On World UN Day the British High Commissioner to South Africa Antony Phillipson reflects on the value of the UN for the UK and South Africa to achieve shared objectives, while calling on the need for reform to ensure Africa has a proportionate seat at the table.
The United Kingdom and South Africa proudly share fundamental values dedicated to upholding human rights, democracy, peace and security. (Our passion for rugby, on the other hand, is a discussion for another time).
Crucially, both our countries believe in the power of working together, and with other global players, to pursue common principles in these shared areas.
Since 1945 the United Nations has become a key forum for countries like ours to assemble and agree on ways forward. With tensions rising around the world, we need institutions like the UN.
Ukraine’s fight against Russian aggression, for instance, is not only a fight for freedom, it is a fight for the principles upon which the UN itself is based. These principles are underpinned by the UN Charter which says that all states’ sovereignty is equal, that territorial integrity is inviolable, and that disputes should be settled peacefully. South Africa and the UK must protect these rights.
The recent indiscriminate, abhorrent acts by Hamas against Israeli citizens is unequivocally condemned by the UK. Hamas does not speak for all Palestinians. The UK’s longstanding position on the Middle East peace process is clear: we support a negotiated settlement leading to a safe and secure Israel living alongside a viable and sovereign Palestinian state. Moments like this demonstrate the urgent need to make tangible progress towards this peaceful objective.
The UN plays a critical role in addressing conflicts around the world, and we have seen what it can achieve. Through successful peacekeeping operations including in Africa through missions in Sierra Leone, Burundi and Liberia, the UN has helped to end fighting and foster reconciliation.
Since 1950 fewer people have died in violent conflict than during any comparable period, thanks in part to these initiatives. Through the tireless work of the UN’s World Food Programme, it has contributed to a decrease in those dying from famine. Around the world, the UN has helped provide life-saving vaccinations for children, provided food for 90 million people in more than 76 countries and helped 30 million women a year with maternal health efforts.
Now, one of our greatest challenges is working together to reduce the effect of climate change. Rising sea levels and more frequent floods and droughts are detrimentally affecting the global economy, with the poorest unfairly facing the harshest consequences.
Change is required to help the UN to continue delivering its raison d’être. A priority for the UK is reforming the UN Security Council. We want to see permanent African representation and membership extended to India, Brazil, Germany and Japan. Expansion will enable the security council to reflect a more globalised world.
The UK and South Africa continue to work closely together at the UN, particularly in the human rights space as we approach the 75th anniversary of the Universal Declaration of Human Rights in December. In Geneva and New York, we must continue to prevent rollback of reproductive and LGBT rights around the world.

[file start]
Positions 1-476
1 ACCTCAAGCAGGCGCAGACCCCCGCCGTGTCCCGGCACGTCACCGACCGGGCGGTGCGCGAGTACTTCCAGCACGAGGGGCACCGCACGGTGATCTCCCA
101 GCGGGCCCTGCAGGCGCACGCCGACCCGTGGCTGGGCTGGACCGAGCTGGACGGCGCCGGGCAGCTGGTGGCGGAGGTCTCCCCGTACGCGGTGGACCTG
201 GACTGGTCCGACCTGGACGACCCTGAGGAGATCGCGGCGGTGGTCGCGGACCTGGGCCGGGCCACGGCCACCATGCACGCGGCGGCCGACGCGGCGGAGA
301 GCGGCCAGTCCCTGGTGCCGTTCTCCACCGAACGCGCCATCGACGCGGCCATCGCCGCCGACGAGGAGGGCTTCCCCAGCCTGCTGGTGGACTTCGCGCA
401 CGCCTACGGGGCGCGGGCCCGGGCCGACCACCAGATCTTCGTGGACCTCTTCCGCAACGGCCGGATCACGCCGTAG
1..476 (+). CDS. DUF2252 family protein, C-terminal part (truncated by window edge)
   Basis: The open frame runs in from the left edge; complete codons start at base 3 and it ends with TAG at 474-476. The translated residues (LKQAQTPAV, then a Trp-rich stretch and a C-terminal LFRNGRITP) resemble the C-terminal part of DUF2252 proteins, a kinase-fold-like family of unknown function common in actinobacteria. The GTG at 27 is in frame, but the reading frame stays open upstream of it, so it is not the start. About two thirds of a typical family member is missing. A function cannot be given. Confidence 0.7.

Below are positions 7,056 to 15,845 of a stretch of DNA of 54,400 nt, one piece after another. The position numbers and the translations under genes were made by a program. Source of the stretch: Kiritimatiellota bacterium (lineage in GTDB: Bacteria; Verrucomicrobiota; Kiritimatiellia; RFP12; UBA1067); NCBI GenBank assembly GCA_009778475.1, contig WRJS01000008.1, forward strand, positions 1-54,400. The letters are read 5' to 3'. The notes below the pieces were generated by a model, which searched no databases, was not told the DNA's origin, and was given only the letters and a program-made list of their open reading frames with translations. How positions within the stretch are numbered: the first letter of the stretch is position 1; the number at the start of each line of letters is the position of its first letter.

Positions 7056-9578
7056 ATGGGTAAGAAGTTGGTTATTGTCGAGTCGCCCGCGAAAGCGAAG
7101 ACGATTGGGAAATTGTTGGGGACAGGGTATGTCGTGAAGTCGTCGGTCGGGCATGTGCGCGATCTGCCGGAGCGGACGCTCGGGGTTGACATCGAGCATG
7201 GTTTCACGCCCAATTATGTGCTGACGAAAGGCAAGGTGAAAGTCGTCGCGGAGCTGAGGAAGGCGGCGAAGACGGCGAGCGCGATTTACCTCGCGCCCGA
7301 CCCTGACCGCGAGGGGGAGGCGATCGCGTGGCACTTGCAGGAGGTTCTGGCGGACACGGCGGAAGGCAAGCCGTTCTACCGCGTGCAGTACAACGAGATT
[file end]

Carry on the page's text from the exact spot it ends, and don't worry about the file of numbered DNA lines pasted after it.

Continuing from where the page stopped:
On the global health challenge, the UK recognises the need to drive more equitable access to vaccines, drugs and diagnostics, and is keen to learn the lessons from Covid-19. We will continue to work through the UN World Health Assembly and with South Africa on global health security to ensure pandemic preparedness and response capacity.
Ultimately, the UK and South Africa recognise the importance of economic growth to drive jobs and create prosperity for our people, and are committed to working to create the best possible conditions for people and corporations to do business. The UK-SA trade relationship is a hugely important one — accounting for more than £10.5 billion (about R240 billion) a year and with over £20 billion (about R465 billion) of UK corporate investment supporting growth, jobs and innovation in South Africa. We will continue to work with South Africa to remove barriers to trade, including in critical growth sectors of the future.
Just last week, we announced new support to unlock the potential for processing critical minerals in Africa to create more jobs, enabling sustainable growth and prosperity in South Africa.
Each year, South Africa has one of the highest number of students that travel for further education through the Chevening Scholarship fund, celebrating its 40th anniversary this year.
The UK is proud to have supported the Gender-Based Violence and Femicide Response Fund, implementing the government’s National Strategic Plan on GBV and Femicide, spearheaded by President Cyril Ramaphosa. To date, this has supported more than 100 community-based organisations working to prevent and respond to GBV. We are committed to continuing our work alongside the South Africa government and civil society to prevent and respond to GBV and femicide in South Africa and around the world.
And so on World UN day, we reflect on what we have achieved by working together and how we will continue to work together to face the current global problems. Multilateralism and the reform needed for our institutions are fundamental to that.